In a career spanning half a century, DAVID BOWIE changed the face of popular music. From space cadet to glam rock god, electro pioneer to song and dance man, his talent for reinvention dazzled and confounded critics and inspired devotion among his legions of followers. Paul Burston charts the many ‘ch-ch-changes’ of rock’s greatest chameleon.
He was, by his own admission, a “faker”, a magpie, a borrower of other people’s ideas. But in a career spanning half a century, David Bowie was also a glam rock god, a blue-eyed soul boy, an electro pioneer, an inspiration to many and a musical genius matched by only a few.
Fifty years separate his first album and his last, the jazz-influenced ‘Blackstar’, released two days before his death and riddled with clues about his liver cancer diagnosis and imminent departure. As his longtime producer Tony Visconti said at the time, Bowie died as he’d lived – making art.
He very nearly gave up on pop stardom. After several false starts in the ’60s, Bowie’s breakthrough finally came in 1969 with ‘Space Oddity’. Chosen as the official song of the moon landings, the single rocketed up the charts. But having tasted stardom, the curly haired space cadet failed to match its success. It wasn’t until the singer reinvented himself as an alien messiah from Mars that things really took off. In a bold move that would characterise his career from this point forward, Bowie created a fictional rock god called Ziggy Stardust – and then became him.
Released in 1972, ‘The Rise and Fall of Ziggy Stardust and the Spiders From Mars’ is what one might loosely call a concept album. Musically, it’s rock opera meets drag show with a bit of proto-punk thrown in for good measure. Politically, it’s dynamite. Released at a time when many people thought the UK was going down the pan, torn apart by strikes and social unrest, Bowie’s vision of a dystopian future borrowed heavily from ‘A Clockwork Orange’ while embracing the emerging gay rights movement. Ziggy Stardust was a bisexual alien sent to Earth to warn people of impending doom. The fact that his message boils down to “let the children boogie” only added to his appeal.
When Bowie first appeared on ‘Top of the Pops’, performing as Ziggy and singing ‘Starman’, a youth cult was born. Fans turned up at concerts dressed as their idol. Graffiti proclaimed ‘Bowie is Ziggy, Ziggy Is God!’ Bowie toured America and Japan and released a second ‘Ziggy’ album, the iconic ‘Aladdin Sane’. His first album to reach number one, it spawned the hit singles ‘Jean Genie’ and ‘Drive In Saturday’. And then, just when he’d reached the level of success he’d always dreamed of, Bowie famously killed Ziggy off. “Not only is it the last show of the tour,” he told a shocked audience at the Hammersmith Odeon in July 1973. “It’s the last show we’ll ever do!”.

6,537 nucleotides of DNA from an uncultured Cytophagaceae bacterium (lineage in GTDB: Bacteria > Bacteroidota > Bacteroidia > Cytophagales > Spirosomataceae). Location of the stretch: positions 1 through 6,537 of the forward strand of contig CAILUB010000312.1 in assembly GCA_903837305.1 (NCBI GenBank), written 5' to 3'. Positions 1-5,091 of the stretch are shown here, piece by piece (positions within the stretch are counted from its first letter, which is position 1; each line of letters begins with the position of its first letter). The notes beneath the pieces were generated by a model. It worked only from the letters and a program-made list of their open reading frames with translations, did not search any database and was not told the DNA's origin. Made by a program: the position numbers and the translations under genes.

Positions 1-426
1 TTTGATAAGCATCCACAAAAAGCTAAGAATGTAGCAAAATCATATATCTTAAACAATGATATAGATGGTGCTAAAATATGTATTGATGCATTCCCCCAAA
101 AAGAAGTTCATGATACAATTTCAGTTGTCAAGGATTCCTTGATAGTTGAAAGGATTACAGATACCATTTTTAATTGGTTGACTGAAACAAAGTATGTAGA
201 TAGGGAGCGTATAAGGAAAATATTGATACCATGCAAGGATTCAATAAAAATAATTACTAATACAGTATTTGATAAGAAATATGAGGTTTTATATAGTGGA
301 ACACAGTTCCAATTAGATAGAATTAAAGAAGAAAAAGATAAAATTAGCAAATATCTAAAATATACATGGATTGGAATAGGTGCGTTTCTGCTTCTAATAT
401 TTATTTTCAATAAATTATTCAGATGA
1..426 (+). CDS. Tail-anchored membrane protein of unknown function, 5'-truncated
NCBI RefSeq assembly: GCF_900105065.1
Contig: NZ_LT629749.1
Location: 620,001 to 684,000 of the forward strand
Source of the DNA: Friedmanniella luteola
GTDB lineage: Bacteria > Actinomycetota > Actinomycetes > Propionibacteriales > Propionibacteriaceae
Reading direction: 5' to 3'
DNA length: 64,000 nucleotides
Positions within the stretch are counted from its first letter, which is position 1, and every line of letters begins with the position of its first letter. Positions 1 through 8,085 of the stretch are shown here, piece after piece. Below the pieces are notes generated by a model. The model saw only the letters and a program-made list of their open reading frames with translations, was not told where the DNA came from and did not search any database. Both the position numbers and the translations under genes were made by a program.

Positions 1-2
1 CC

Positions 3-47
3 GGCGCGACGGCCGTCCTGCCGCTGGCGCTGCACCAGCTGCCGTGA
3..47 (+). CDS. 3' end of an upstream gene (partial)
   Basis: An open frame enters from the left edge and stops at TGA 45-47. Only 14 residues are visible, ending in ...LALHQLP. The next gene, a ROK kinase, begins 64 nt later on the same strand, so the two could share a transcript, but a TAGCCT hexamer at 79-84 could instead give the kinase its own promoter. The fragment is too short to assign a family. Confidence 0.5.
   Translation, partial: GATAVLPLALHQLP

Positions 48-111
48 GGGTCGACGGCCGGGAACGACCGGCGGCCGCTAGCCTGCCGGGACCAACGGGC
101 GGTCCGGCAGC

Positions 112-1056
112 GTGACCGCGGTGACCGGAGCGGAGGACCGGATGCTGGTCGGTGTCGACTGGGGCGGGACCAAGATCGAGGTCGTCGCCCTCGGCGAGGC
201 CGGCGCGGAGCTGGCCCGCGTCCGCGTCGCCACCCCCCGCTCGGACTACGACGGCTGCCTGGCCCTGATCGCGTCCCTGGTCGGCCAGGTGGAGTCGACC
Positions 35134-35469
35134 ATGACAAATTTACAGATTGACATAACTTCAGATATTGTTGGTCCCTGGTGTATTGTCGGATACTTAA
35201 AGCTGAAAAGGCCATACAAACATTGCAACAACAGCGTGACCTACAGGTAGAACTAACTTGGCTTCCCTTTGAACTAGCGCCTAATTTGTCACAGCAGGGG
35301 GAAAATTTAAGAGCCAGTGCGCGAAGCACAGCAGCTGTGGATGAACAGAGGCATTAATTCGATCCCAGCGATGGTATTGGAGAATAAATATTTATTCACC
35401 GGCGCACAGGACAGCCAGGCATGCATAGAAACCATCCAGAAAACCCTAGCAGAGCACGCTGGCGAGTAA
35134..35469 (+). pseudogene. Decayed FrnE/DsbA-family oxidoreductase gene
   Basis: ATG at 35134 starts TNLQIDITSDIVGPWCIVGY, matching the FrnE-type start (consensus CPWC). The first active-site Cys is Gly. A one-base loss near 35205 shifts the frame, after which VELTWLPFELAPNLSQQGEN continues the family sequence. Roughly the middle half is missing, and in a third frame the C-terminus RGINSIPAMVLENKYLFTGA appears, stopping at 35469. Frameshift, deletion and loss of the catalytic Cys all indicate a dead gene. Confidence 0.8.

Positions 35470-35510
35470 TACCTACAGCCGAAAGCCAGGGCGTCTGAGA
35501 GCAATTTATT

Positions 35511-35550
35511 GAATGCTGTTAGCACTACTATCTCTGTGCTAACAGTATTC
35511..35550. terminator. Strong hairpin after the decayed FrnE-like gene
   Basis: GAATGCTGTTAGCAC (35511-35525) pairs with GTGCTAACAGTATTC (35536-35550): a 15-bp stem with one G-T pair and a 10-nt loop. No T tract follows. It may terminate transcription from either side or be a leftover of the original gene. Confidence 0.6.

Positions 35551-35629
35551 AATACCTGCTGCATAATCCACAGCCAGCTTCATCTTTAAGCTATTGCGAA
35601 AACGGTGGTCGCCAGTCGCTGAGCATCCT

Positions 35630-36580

‘Bowie quits!’ cried the British music press, whereas in fact he was simply shedding last year’s persona before moving on to his next incarnation. This concept – of reinvention and rebirth – became a recurring theme of his work. Throughout the 70s, the only constant in Bowie’s career was change. He even wrote a song about it – ‘Changes’, which served as a kind of mission statement. He changed his image and musical influences. He changed his hairstyle and adopted a series of theatrical alter egos. After Ziggy and Aladdin he reinvented himself as Halloween Jack for 1974’s ‘Diamond Dogs’, The Gouster for the following year’s ‘Young Americans’ and, most notoriously, The Thin White Duke for 1976’s ‘Station To Station’.
Later, Bowie would describe The Thin White Duke as “a very nasty character indeed”. Painfully thin, with slicked back hair and a haughty demeanour, the Duke flirted with fascist imagery and was very much a product of Bowie’s fractured mental state at the time. By the mid ’70s, he was holed up in a mansion in Los Angeles, surviving on a diet of milk, peppers and vast amounts of industrial strength cocaine, a rock casualty waiting to happen. It’s a measure of just how far gone he was at the time that Bowie had no recollection of recording the ‘Station to Station’ album, regarded by many as one of the finest of his career. The epic title track became a firm favourite with fans, while the single ‘Golden Years’ led to an infamous appearance on the black American music show ‘Soul Train’, where he also performed his number one hit ‘Fame’. The singer’s altered state didn’t go unnoticed.
When the ‘Station to Station’ tour ended, Bowie moved to Berlin in an attempt to clean up his act, finally facing his demons and working with Brian Eno on the so-called ‘Berlin trilogy’ of ‘Low’, ‘Heroes’ and ‘Lodger’. Though 1977’s ‘Low’ album confounded critics at the time, its impact was enormous. Without it, it’s unlikely that we’d have seen the likes of Gary Numan, Ultravox, The Human League or any of the electro-pop posers who dominated the British charts in the late 70s and early 80s.